Side Two opens with the title track and longest piece of music on the album: "Beginnings". It's a seven-and-a half-minute long classically-inspired pastoral piece of music, sounding like a Bach Cantata, with sweeping violins, charming cellos, gently tinkling pianos, a woodwind section, and of course, featuring the magnificent maestro himself, Steve Howe on classical guitar. It's a delightful piece of classical music that conjures up a peaceful Bachian image of a green and pleasant meadow where sheep may safely graze on a warm summer's day. The next song appears like a "Will o the Wisp", and represents a return to more familiar Prog-Rock territory, sounding like a curious cross between Renaissance and YES, with a pounding bass guitar making its presence loudly felt in the formidable style of YES bassist Chris Squire - although it's actually Colin Gibson. Charging in next is "Ram", although this is a gently playful acoustic guitar ram that wouldn't hurt anybody. It's a perfect opportunity for Steve Howe to showcase his magnificent talent. Next up is "Pleasure Stole the Night", a gorgeously mellow and mellifluous slice of pastoral Prog-Folk. This lovely music sounds as English as strawberries and cream at Wimbledon, or maybe a troupe of Morris Men gaily prancing around the Maypole - well, maybe not THAT English! "Pleasure Stole the Night" is a real pleasure to listen to though - at any time of the day or night. Sadly, the "Beginnings" album is now coming to an end because we're about to "Break Away From It All" for the final song. Steve Howe treats us to another dazzling display of stunning guitar virtuosity in a song that sounds like a funky version of YES, with shades of "Owner of a Lonely Heart".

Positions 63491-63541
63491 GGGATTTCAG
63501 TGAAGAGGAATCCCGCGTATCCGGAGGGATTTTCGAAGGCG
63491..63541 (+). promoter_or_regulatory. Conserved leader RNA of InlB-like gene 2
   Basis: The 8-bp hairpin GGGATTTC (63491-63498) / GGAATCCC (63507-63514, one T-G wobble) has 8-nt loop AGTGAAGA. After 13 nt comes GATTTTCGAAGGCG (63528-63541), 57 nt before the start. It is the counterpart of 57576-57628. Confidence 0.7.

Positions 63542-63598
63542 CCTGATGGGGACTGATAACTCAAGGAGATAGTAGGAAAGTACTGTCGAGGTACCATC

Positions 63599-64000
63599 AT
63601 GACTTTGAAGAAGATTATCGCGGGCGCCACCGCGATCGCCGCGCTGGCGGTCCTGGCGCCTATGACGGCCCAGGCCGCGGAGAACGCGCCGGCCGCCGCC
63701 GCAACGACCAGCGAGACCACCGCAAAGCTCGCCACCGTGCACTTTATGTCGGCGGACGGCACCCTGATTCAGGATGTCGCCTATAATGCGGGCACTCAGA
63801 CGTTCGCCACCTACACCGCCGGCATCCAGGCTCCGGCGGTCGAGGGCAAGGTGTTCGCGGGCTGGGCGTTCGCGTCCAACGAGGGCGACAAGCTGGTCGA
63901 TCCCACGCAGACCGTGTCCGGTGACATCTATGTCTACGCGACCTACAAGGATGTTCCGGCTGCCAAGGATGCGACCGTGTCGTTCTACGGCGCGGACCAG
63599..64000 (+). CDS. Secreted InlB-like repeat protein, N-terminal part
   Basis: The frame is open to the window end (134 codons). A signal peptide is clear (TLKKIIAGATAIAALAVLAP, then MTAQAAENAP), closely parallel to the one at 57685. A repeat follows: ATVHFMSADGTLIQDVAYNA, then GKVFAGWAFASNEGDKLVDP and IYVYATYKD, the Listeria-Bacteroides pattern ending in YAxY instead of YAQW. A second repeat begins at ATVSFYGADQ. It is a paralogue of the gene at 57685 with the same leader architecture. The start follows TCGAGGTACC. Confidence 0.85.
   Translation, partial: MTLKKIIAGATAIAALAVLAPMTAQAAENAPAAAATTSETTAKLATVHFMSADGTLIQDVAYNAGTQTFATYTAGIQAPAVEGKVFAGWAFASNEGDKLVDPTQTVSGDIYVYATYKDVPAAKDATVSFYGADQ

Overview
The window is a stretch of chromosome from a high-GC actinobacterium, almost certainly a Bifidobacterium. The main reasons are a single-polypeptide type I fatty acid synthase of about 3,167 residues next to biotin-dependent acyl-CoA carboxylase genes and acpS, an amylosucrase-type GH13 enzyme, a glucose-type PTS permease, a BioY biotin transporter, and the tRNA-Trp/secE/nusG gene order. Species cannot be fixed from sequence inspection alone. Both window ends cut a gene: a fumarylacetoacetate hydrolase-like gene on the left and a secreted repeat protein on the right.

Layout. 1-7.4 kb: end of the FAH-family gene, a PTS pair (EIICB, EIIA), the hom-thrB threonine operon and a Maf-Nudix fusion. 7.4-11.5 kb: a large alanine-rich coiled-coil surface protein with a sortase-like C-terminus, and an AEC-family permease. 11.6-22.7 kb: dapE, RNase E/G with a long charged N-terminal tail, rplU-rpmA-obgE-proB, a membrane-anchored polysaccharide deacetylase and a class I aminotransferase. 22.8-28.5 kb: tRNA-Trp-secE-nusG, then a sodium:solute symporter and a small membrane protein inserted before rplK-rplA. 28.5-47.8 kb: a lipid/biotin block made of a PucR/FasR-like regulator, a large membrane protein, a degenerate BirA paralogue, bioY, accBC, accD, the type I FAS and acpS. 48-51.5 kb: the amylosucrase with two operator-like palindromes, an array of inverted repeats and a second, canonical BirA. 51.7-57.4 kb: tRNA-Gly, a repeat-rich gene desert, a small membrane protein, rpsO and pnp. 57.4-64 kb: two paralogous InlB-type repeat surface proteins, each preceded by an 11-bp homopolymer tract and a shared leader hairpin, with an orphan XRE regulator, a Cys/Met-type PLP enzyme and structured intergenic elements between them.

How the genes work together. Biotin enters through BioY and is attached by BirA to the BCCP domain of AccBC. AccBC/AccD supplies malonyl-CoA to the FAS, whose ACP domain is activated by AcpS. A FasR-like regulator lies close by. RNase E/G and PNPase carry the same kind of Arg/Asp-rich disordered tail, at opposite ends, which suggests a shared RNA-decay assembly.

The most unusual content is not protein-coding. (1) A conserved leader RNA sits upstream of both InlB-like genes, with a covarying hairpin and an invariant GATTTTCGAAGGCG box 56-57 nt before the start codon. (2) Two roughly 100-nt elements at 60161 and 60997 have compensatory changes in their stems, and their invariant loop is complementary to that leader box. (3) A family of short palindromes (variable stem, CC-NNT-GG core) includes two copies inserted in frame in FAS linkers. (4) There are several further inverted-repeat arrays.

As with any first solo album from a longtime band member, this is an album where Steve Howe really stretches his wings and displays his versatile musical feathers in magnificent plumage by firmly establishing his Jazz and Classical credentials, long before The Steve Howe Trio came into existence. Steve Howe might not have the strongest voice in the world, but the marvellous music on this debut album more than makes up for any vocal deficiencies. Although the music is generally a bit of a departure from the familiar sound of YES, it's still very proggy and there's enough glittering guitar glissandos and captivating chord changes on offer here to keep any ardent YES fan happy.

Psychedelic Paul | 4/5 |